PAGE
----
5th Sunday in Ordinary Time
Year A: February 5, 2017
First Reading: Isaiah 58:1-9a
Lion Lessons by Jon Agee
(Written for ages 4-8)
Comment: Isaiah tells the people God is unhappy with the way they practice their faith because it is fake, only a shell. God is displeased with their fasting, their humility, because underneath they don’t practice righteousness or follow God’s commands. They don’t care at all for other people. Isaiah tells them that God says true faith isn’t just outward appearance. It is truly focused on God’s ways, it seeks to help God’s people. In Lion Lessons, a boy takes lessons on how to be a lion from the best source: a lion himself. He learns to look fierce, to roar, to prowl, to pounce, but the lion tells him there is one more most important lesson: looking out for your friends. The boy is able to use all of his lion skills to help some neighborhood cats, who are very thankful. Just like there was more to being a lion than the outside appearance, there is more to faith than outward show. We don’t want a shell faith. We want to practice a true faith, one that is focused on God’s ways and cares for God’s people.
–Second Reading: I Corinthians 2:1-12
My Teacher is a Monster! (No, I Am Not.) by Peter Brown
(Written for ages 5-8)
Comment: Paul tells the Corinthians that he came to them in weakness and in fear and in much trembling. He must not have been much to see, not very impressive. But then he shares the gospel with them. The Spirit works through him in a demonstration of power and he proves there is more to him than meets the eye. In My Teacher is a Monster! (No, I am Not.), Bobby is frustrated because he sees his teacher as a monster—she always gets onto him, stops him throwing paper airplanes, ruining his fun. But one day he runs into her at the park, and as they get to know each other, he discovers that she is not the monster he thought she was,. She is actually a fun and interesting person. We, like the Corinthians, are people of the Spirit and even though we might not seem impressive, there is more to us. We have the mind of Christ, and knowing that opens our eyes to see that this is true of other people as well – that they are more than they might first appear.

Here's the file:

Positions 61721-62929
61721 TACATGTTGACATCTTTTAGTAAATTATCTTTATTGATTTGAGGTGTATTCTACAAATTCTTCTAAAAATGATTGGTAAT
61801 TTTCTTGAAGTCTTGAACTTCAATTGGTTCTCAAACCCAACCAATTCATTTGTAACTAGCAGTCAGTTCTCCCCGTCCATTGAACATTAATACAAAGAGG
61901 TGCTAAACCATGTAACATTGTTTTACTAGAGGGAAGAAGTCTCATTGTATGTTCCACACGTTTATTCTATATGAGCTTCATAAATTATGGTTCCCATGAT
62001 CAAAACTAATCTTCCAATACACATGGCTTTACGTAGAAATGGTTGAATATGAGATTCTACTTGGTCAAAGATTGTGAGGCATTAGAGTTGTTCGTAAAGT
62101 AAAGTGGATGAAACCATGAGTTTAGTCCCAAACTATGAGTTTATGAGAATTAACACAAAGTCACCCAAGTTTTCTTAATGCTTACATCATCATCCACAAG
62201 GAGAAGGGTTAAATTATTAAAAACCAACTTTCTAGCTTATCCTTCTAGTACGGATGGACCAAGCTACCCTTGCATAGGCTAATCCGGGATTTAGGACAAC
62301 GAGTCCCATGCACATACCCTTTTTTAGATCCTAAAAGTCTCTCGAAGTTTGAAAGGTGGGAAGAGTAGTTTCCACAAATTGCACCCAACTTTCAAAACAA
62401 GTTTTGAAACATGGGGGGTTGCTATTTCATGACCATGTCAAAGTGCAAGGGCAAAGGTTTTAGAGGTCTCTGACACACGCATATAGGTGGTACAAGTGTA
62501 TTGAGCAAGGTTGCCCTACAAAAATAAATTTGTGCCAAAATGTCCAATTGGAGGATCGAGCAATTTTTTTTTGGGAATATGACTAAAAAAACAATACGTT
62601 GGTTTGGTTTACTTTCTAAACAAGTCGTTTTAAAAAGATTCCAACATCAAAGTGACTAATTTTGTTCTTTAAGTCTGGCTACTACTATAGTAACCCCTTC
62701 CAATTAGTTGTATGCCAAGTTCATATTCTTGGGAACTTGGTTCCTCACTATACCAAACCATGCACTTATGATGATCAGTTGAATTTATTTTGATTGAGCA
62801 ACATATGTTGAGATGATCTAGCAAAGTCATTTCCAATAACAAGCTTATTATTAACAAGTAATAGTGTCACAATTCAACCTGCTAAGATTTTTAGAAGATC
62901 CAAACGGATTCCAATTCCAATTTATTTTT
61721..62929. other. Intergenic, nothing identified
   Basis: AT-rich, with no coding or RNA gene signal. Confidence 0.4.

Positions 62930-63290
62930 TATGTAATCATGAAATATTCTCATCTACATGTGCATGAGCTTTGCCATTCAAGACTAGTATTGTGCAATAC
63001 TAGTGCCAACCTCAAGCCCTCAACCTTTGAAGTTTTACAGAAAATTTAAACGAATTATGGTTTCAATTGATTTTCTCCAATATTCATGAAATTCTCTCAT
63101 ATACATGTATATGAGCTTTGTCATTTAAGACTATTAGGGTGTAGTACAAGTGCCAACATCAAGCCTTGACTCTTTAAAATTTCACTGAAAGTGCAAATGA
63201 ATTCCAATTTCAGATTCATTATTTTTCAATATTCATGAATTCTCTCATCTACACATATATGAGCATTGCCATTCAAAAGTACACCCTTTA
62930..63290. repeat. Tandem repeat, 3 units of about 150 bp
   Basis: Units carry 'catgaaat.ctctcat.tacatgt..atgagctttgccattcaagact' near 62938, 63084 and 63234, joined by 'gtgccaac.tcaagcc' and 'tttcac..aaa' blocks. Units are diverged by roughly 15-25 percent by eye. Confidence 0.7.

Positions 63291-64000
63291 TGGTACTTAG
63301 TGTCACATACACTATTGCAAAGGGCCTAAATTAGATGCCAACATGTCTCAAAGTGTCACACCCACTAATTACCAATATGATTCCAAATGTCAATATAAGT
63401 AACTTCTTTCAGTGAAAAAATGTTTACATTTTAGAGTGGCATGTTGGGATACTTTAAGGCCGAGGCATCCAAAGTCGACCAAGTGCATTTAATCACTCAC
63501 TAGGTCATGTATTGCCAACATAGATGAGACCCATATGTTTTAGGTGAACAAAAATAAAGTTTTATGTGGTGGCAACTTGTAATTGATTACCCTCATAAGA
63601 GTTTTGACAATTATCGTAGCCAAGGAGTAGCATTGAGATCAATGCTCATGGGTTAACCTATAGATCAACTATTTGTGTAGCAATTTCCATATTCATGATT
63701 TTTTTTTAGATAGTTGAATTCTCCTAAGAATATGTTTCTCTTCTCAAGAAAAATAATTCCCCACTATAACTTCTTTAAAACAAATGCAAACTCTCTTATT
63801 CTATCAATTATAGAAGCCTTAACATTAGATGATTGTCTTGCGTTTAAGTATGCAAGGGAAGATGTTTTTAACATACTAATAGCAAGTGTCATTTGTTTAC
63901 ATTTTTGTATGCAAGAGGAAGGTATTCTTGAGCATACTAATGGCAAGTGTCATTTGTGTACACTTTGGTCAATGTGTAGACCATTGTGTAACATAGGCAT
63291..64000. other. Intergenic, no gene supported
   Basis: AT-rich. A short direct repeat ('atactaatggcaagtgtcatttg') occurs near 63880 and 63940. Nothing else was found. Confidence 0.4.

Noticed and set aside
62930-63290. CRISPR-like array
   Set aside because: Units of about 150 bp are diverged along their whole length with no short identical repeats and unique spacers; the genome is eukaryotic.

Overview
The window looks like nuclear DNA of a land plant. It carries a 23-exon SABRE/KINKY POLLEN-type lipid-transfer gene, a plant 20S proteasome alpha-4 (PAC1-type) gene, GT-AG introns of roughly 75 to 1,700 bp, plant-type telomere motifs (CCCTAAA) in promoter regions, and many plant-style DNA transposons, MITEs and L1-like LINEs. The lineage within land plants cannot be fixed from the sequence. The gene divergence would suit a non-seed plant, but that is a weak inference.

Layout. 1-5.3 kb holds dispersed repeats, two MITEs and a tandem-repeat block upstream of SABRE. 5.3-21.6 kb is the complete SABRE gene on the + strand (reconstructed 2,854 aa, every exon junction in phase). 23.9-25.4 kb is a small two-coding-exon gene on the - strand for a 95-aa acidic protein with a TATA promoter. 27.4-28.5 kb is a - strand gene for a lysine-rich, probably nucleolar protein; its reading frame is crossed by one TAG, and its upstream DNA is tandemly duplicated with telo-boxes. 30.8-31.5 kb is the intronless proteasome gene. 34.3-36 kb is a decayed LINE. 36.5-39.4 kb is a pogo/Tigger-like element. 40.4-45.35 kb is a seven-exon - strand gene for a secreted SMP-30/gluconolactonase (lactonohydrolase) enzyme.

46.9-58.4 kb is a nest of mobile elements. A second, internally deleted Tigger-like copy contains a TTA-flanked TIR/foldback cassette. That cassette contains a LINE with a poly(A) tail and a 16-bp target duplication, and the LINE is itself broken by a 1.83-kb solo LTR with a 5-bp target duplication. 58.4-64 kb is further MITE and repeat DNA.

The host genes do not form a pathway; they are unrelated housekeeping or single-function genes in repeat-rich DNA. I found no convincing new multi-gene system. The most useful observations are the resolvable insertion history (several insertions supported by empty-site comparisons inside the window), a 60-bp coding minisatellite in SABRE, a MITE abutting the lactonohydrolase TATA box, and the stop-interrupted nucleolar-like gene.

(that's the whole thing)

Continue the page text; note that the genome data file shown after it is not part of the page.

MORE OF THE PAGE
Gospel Reading: Matthew 5:13-20
Bedtime is Canceled! By Cece Meng
(Written for ages 4-7)
Comment: Jesus is teaching on the mountain, surrounded by his disciples who might have thought now that he, the Messiah, has come, that they are freed from God’s law – no requirements anymore, free to do whatever they like. But Jesus tells them that he is not here to abolish the law, he is here to fulfill it. Jesus is here to show them how to live even more fully according to God’s law. Jesus shows them what God’s law really looks like. In Bedtime is Canceled, Maggie and her brother, thinking how wonderful it would be without a bedtime, start a rumor that travels throughout the city, and everyone ignores bedtime and stays up all night. But they discover that not having a bedtime isn’t all it’s cracked up to be—everyone is exhausted and confused, a mess! The next night they all agree that bedtime is not canceled and see how valuable it is to have the bedtime rule so they can live well! It’s the same for us.Jesus doesn’t remove all responsibility for keeping God’s law. Instead he shows us the goodness of it, the fulfillment of it, and how to live it well.
Thank you to Union Presbyterian Seminary alumna Sara Anne Berger for writing the Revised Common Lectionary Links this week.